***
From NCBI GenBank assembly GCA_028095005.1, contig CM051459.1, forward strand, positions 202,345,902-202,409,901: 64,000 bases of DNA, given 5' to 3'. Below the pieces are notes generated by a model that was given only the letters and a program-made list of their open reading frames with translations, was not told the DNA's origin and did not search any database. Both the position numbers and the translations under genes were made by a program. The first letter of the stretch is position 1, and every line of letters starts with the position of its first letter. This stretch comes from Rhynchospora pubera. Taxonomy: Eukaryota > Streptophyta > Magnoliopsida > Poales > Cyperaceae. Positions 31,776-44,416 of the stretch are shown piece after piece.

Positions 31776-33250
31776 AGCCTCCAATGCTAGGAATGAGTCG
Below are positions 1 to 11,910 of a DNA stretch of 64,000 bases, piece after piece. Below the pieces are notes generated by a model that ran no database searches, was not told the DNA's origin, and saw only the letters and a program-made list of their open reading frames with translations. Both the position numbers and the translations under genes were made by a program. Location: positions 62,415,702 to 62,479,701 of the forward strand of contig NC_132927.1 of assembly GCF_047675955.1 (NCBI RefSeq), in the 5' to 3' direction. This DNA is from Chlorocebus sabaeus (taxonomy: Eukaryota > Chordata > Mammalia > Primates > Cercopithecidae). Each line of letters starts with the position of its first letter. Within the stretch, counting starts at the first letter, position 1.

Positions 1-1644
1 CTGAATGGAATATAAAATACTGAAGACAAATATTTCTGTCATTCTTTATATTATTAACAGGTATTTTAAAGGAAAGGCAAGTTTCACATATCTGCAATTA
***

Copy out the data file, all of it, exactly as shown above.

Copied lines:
From NCBI GenBank assembly GCA_028095005.1, contig CM051459.1, forward strand, positions 202,345,902-202,409,901: 64,000 bases of DNA, given 5' to 3'. Below the pieces are notes generated by a model that was given only the letters and a program-made list of their open reading frames with translations, was not told the DNA's origin and did not search any database. Both the position numbers and the translations under genes were made by a program. The first letter of the stretch is position 1, and every line of letters starts with the position of its first letter. This stretch comes from Rhynchospora pubera. Taxonomy: Eukaryota > Streptophyta > Magnoliopsida > Poales > Cyperaceae. Positions 31,776-44,416 of the stretch are shown piece after piece.

Positions 31776-33250
31776 AGCCTCCAATGCTAGGAATGAGTCG
Below are positions 1 to 11,910 of a DNA stretch of 64,000 bases, piece after piece. Below the pieces are notes generated by a model that ran no database searches, was not told the DNA's origin, and saw only the letters and a program-made list of their open reading frames with translations. Both the position numbers and the translations under genes were made by a program. Location: positions 62,415,702 to 62,479,701 of the forward strand of contig NC_132927.1 of assembly GCF_047675955.1 (NCBI RefSeq), in the 5' to 3' direction. This DNA is from Chlorocebus sabaeus (taxonomy: Eukaryota > Chordata > Mammalia > Primates > Cercopithecidae). Each line of letters starts with the position of its first letter. Within the stretch, counting starts at the first letter, position 1.

Positions 1-1644
1 CTGAATGGAATATAAAATACTGAAGACAAATATTTCTGTCATTCTTTATATTATTAACAGGTATTTTAAAGGAAAGGCAAGTTTCACATATCTGCAATTA